Wednesday, October 22, 2008

Modern Day Slavery

I can't figure out why the pictures are not loading, even I can't seem them now anymore; maddeningly frustrating! Simply imagine fun photos of the Big Apple (its like the game I play with toddlers, use your imagination).

On a wholly unrelated subject, I just finished reading this gripping book, "A Crime so Monstrous..." by Benjamin Skinner. It is about modern day slavery and I highly recommend picking this up; but I'll be upfront it is not an easy read, not just because of the horrific stories but because Skinner does get mired down, on occasion, of political explanations for the causes of slavery. If you overlook or skip those paragraphs, the book is very good. It exposes a subject in today's world that is so often overlooked.

The definition of slavery is those people who are forced to work, not of their own free will, for mere sustenance (food, shelter). Skinner tells stories of Haitian children sold into child servitude, Moldovian villages completely wiped out of their young females between the ages of 17 to 35, who are forced into the sex trade, southern Sudanese women and children shackled to slave trains for northern noble families and poor Indian villagers who are locked through the caste system and old family debts to work for large mine and landowners. All of these tales break your heart and in my case, baffle your mind by how this is allowed to happen. In most instances it is complaciant countries and corrupt police officials that make the work so easy. But the key culprit is poverty (and in many cases, war).

I do also wonder about the people who perputate these systems, the pimps, the guys who sell the children, the mean and violent landowner - what is wrong with these people?! How do they justify their actions? How can a person be so cruel and heartless? Is it the culture you are raised in, maybe without religion or a true family structure? Perhaps if all your life you were raised around thieves and rapists, you become one? Or don't think there is anything wrong in being one?

Either way there is no ready solution - the author suggests writing our congress members, yet esentially this topic needs more coverage, people, including myself are unaware of how prevalent slavery is in today's world. If the book had not been featured on NPR, I would never have heard of it - and that is a shame!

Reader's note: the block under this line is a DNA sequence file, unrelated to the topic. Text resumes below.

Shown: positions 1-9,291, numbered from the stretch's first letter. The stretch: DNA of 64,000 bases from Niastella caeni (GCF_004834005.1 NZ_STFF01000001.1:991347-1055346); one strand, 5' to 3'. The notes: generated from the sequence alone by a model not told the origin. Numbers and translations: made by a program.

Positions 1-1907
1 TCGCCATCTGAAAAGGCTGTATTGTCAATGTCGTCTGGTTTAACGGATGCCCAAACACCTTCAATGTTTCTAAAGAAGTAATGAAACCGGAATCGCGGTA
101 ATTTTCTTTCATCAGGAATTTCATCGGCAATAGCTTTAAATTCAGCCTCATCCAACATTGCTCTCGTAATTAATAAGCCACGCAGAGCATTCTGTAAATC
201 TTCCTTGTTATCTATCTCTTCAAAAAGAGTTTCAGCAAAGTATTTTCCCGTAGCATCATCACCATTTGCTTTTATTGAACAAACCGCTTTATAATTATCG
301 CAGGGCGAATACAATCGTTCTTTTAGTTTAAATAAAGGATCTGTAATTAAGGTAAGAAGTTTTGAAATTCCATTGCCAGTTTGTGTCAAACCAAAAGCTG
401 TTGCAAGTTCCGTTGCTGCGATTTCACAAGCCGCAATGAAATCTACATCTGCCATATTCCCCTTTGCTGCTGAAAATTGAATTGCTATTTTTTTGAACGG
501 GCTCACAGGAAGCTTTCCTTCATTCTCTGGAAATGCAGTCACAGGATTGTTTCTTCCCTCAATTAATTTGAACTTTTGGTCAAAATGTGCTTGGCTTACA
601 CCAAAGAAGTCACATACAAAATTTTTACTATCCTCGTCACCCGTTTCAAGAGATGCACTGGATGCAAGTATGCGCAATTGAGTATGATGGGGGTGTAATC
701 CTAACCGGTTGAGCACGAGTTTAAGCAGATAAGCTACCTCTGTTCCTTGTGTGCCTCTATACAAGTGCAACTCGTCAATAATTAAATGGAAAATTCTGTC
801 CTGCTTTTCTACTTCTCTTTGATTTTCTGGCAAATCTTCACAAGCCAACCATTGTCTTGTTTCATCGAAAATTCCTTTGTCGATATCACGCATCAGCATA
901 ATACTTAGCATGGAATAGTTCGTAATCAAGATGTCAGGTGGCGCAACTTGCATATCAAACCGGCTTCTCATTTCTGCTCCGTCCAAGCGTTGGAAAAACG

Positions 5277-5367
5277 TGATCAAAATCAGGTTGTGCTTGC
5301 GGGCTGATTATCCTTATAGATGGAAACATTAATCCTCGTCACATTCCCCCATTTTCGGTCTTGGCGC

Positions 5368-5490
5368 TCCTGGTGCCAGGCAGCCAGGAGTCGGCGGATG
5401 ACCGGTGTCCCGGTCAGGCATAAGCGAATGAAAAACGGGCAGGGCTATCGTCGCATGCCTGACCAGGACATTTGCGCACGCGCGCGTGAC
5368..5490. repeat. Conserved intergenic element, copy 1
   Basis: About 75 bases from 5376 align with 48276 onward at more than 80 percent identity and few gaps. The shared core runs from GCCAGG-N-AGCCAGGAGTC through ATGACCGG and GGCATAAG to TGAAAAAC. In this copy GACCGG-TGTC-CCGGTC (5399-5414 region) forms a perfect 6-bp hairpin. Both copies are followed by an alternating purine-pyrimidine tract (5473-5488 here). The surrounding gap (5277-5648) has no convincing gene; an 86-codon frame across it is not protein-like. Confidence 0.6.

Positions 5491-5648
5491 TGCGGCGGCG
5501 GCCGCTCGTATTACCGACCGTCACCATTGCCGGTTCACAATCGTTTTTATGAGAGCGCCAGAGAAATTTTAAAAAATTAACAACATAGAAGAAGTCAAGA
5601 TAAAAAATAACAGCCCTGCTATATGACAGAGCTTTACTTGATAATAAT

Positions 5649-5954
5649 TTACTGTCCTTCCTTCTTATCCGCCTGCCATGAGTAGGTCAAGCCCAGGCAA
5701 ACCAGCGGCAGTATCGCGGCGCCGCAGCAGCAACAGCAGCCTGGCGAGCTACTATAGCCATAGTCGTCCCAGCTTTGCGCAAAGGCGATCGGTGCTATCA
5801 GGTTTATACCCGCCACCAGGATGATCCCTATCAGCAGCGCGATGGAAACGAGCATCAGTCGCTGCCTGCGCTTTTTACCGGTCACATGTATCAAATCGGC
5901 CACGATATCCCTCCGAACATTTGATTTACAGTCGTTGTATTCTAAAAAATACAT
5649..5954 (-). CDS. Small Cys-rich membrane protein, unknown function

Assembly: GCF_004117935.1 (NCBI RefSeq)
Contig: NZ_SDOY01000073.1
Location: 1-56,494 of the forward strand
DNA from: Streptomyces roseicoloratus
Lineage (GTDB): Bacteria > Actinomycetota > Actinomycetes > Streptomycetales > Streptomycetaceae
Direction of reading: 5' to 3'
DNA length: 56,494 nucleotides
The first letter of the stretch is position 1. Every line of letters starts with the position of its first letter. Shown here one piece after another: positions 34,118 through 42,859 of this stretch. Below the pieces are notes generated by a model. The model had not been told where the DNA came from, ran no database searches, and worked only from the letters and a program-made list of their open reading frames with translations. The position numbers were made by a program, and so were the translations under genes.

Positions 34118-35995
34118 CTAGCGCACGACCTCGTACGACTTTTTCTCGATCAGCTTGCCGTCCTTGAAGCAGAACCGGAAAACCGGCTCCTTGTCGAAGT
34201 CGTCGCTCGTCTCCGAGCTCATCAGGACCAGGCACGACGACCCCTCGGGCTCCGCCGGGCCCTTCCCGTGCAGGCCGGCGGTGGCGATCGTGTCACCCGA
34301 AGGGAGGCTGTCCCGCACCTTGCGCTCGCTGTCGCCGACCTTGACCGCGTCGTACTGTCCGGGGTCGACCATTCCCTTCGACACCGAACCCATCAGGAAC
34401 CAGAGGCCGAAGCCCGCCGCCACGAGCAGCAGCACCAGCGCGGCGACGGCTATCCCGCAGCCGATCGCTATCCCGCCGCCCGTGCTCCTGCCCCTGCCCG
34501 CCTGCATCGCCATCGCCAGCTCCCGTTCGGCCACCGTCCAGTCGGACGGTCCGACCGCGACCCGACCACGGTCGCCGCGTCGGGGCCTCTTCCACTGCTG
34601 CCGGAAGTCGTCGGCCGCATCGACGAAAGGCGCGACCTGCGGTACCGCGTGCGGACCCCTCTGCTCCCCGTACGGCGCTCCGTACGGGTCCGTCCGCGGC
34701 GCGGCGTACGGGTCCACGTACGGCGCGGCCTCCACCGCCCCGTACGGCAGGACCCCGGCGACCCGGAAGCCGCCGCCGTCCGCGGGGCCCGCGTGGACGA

Here is a link to the book and a review.

Do please try to read, even a chapter or two.


Blogger Brenda said...

I expect the average American would be shocked to know that the slave trade is even alive and well within our borders too. It's sickening and it's sad.

8:23 AM  
Anonymous Anonymous said...

I appreciate your review of the book, but I don't think I can read so much tragedy. My brain is already overloaded with problems.

Brenda is right most of the Americans (who do not see beyond the 4 walls of this country)will be really schocked.

Next time try a lighter book.
Happy Reading.


1:23 PM  
Blogger JenX67 said...

that comment from "anonymous" Austen - is he/she for real? Well, it's kind of out of line of me to come down on someone I don't even know or to chime in with my two cents - as if anyone cares what I think - but didn't you just say part of the reason these attrocities continue is because of a lack of awareness? We can't afford for all the books we read to be happy, lest one day, we pick up a tragic tale and find that we or someone we love is the suffering protagonist.

3:28 PM  
Blogger JenX67 said...

oh-one more comment to annoy you. I live in Oklahoman, and as recent as one year ago some very mean peeps were holding immigrants hostage. I can't remember if they were from Mexico or somewhere in Asia. They held their passports hostage and made them work for next to nothing - kept them behind fences. I'll try to find the link, but it validates what "Brenda" said.

3:30 PM  
Anonymous Anonymous said...

Jenx67,just want to let you know. I thought this was to leave our thoughts and not make mean comments. But this is a free country after all. Thank God we are not slaves. I don't think suggesting to read a lighter book was out of line and I am for real.


4:40 PM  
Blogger JenX67 said...

the origin of blogging is dialogue. All the same, I'm sorry if I offended you. I would not hurt you. My intention was not to be mean. By asking if you were real, I really was wondering if this comment was serious or sarcastic.

5:04 PM  
Blogger mommanator said...

wow gal you had a flurry of thoughts I have never seen on your site!
tradegy is everywhere for sure! it sure hits the inocents!

9:52 AM  
Anonymous Anonymous said...

I can't understand it either the using of people in that way.

10:29 PM  
Blogger Virginia Gal said...

Brenda - it is sickening.

Austen - yes Americans would be shocked, but perhaps by being shocked we will move to action? I am reading something lighter now for sure! Your comments are always welcome and appreciated here!

Jenx67 - that was very nice of you to apologize, blogging is for dialogue but it can be hard without the nuances of voice, no?
I agree we must be shocked out of our complacency otherwise this stuff will continue to happen! What a tragedy.

Mommanator - yes why does tragedy hit the innocents so hard??

Citizen - you and me both, confused about the human condition.

10:46 PM  
Blogger Native Pride said...

Just happen to stumble on to this blog. I just got home from Virginia and loved it there. I was working for the Red Cross in Ashburn.

12:55 PM  

Post a Comment

<< Home